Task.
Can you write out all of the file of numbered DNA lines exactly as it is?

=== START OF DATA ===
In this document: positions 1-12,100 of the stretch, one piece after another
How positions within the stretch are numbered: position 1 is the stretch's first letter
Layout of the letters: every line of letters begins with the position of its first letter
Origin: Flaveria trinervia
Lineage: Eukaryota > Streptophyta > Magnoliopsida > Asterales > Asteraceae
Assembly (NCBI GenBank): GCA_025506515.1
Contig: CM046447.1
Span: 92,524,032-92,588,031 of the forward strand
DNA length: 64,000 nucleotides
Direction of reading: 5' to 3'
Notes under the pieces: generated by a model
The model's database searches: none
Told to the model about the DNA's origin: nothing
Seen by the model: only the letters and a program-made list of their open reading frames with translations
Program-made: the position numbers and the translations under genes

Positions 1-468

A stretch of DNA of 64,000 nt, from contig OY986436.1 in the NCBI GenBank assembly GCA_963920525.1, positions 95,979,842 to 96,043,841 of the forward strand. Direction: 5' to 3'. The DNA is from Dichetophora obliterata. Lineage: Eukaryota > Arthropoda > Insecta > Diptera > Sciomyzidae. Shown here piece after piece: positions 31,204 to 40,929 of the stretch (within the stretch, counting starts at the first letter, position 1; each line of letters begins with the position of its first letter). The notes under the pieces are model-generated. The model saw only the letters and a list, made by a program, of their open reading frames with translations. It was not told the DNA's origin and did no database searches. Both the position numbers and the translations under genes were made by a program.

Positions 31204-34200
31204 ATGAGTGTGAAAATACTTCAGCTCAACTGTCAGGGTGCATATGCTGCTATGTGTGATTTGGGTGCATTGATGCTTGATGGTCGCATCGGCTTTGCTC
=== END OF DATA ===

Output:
In this document: positions 1-12,100 of the stretch, one piece after another
How positions within the stretch are numbered: position 1 is the stretch's first letter
Layout of the letters: every line of letters begins with the position of its first letter
Origin: Flaveria trinervia
Lineage: Eukaryota > Streptophyta > Magnoliopsida > Asterales > Asteraceae
Assembly (NCBI GenBank): GCA_025506515.1
Contig: CM046447.1
Span: 92,524,032-92,588,031 of the forward strand
DNA length: 64,000 nucleotides
Direction of reading: 5' to 3'
Notes under the pieces: generated by a model
The model's database searches: none
Told to the model about the DNA's origin: nothing
Seen by the model: only the letters and a program-made list of their open reading frames with translations
Program-made: the position numbers and the translations under genes

Positions 1-468

A stretch of DNA of 64,000 nt, from contig OY986436.1 in the NCBI GenBank assembly GCA_963920525.1, positions 95,979,842 to 96,043,841 of the forward strand. Direction: 5' to 3'. The DNA is from Dichetophora obliterata. Lineage: Eukaryota > Arthropoda > Insecta > Diptera > Sciomyzidae. Shown here piece after piece: positions 31,204 to 40,929 of the stretch (within the stretch, counting starts at the first letter, position 1; each line of letters begins with the position of its first letter). The notes under the pieces are model-generated. The model saw only the letters and a list, made by a program, of their open reading frames with translations. It was not told the DNA's origin and did no database searches. Both the position numbers and the translations under genes were made by a program.

Positions 31204-34200
31204 ATGAGTGTGAAAATACTTCAGCTCAACTGTCAGGGTGCATATGCTGCTATGTGTGATTTGGGTGCATTGATGCTTGATGGTCGCATCGGCTTTGCTC